Shire plc (LSE: SHP, NASDAQ: SHPG) and the US Foundation Fighting Blindness (FFB) are set to collaborate on a new initiative to accelerate the development of therapies that could treat autosomal dominant retinitis pigmentosa (adRP). The company has demonstrated a significant expansion of its business interests in the ophthalmic market in recent years, now under-scored with a strategic partnership capable of providing valuable expert knowledge in the field of inherited retinopathies. Under the agreement, FFB and its “research partners” are understood to provide Shire with knowledge and expertise in adRP, while the foundation are aiming to benefit from an accelerated development of novel therapies for the treatment of the retinal disorders.
Retinitis pigmentosa (RP) may be inherited through a variety of mechanisms including dominant, recessive, X-linked, digenic and mitochondrial mutations. A little under half of all RP patients suffer from the dominant form of the disease, variously estimated at between 75,000 and 150,000 individuals in the developed world. Approximately a dozen genes or more are mutated in a dominant fashion to cause RP, a prime example being mutations in the rhodopsin gene, the protein product of which initiates the visual transduction cascade. Clinically, adRP is characterized by the gradual onset of night blindness in late childhood or teenage years, followed by a progressive constriction of the visual field and a loss of peripheral vision, often leading to legal or complete blindness. Several companies worldwide are in the process of developing gene therapies, and other therapeutic approaches, for the treatment of the disease.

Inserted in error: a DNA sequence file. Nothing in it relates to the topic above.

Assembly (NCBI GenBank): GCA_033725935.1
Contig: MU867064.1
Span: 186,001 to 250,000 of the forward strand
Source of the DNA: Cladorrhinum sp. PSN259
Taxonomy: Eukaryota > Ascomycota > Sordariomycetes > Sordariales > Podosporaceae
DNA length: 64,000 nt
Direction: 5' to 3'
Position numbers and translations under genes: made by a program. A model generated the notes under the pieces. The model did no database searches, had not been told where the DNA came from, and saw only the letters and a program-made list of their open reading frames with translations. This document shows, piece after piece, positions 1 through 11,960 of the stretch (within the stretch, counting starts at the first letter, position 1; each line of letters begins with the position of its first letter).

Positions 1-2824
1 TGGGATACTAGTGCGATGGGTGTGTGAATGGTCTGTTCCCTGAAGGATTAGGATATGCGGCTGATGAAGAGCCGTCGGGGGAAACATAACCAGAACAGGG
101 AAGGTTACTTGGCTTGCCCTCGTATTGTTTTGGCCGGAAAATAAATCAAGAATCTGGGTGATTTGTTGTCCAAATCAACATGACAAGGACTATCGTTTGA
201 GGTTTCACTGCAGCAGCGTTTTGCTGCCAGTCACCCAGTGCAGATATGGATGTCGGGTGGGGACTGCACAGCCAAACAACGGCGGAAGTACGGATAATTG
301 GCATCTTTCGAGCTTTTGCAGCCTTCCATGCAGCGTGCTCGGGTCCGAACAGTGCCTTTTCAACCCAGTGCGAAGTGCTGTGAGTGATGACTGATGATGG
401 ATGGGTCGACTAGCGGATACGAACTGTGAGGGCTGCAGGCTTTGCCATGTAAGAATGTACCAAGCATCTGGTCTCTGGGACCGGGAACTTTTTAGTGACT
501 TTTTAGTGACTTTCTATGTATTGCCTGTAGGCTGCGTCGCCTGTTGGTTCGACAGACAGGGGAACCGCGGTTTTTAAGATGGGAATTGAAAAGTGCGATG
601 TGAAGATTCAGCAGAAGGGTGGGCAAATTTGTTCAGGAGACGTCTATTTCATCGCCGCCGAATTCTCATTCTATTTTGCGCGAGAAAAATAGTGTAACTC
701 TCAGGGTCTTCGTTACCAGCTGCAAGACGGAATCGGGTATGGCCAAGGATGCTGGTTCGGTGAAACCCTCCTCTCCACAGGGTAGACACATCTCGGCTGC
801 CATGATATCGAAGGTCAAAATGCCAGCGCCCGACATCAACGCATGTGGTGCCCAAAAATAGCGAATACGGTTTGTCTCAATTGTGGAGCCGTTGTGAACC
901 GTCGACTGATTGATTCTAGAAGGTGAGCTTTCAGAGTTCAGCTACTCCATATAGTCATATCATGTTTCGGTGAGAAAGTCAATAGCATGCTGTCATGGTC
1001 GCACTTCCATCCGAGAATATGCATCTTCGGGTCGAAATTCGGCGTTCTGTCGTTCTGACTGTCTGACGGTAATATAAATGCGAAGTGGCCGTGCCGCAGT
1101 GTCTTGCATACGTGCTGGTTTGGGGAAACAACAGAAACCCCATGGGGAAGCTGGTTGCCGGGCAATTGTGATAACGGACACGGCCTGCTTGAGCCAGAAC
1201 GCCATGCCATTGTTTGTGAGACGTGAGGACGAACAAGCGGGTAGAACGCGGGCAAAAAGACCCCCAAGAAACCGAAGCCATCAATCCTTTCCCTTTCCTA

A press release from the company and FFB outlined the new agreement and how FFB’s scientific advisory board may provide input and advice to Shire on pre-clinical and/or clinical development of Shire compounds for the treatment of adRP. Commenting on the announcement, Patricia Zilliox, Chief Drug Development Officer at FFB’s Clinical Research Institute stated, “Autosomal dominant retinitis pigmentosa is a rare, inherited disease that has a significant impact on patients and their families as they navigate the challenges associated with severe vision loss. Through our agreement with Shire, we are excited to drive research and development and extend our expertise to dedicated partners actively working to accelerate treatments for those living with retinal diseases.” The announcement was additionally welcomed by Shire’s Senior Vice President and Head of Global Research and Nonclinical Development, Albert Seymour, stating, “this agreement is an example of the creative approaches in early-stage rare disease research and development that we’re taking at Shire. Both organizations have a strong shared commitment to unearthing and developing innovative treatment opportunities in areas of significant, unmet medical need.”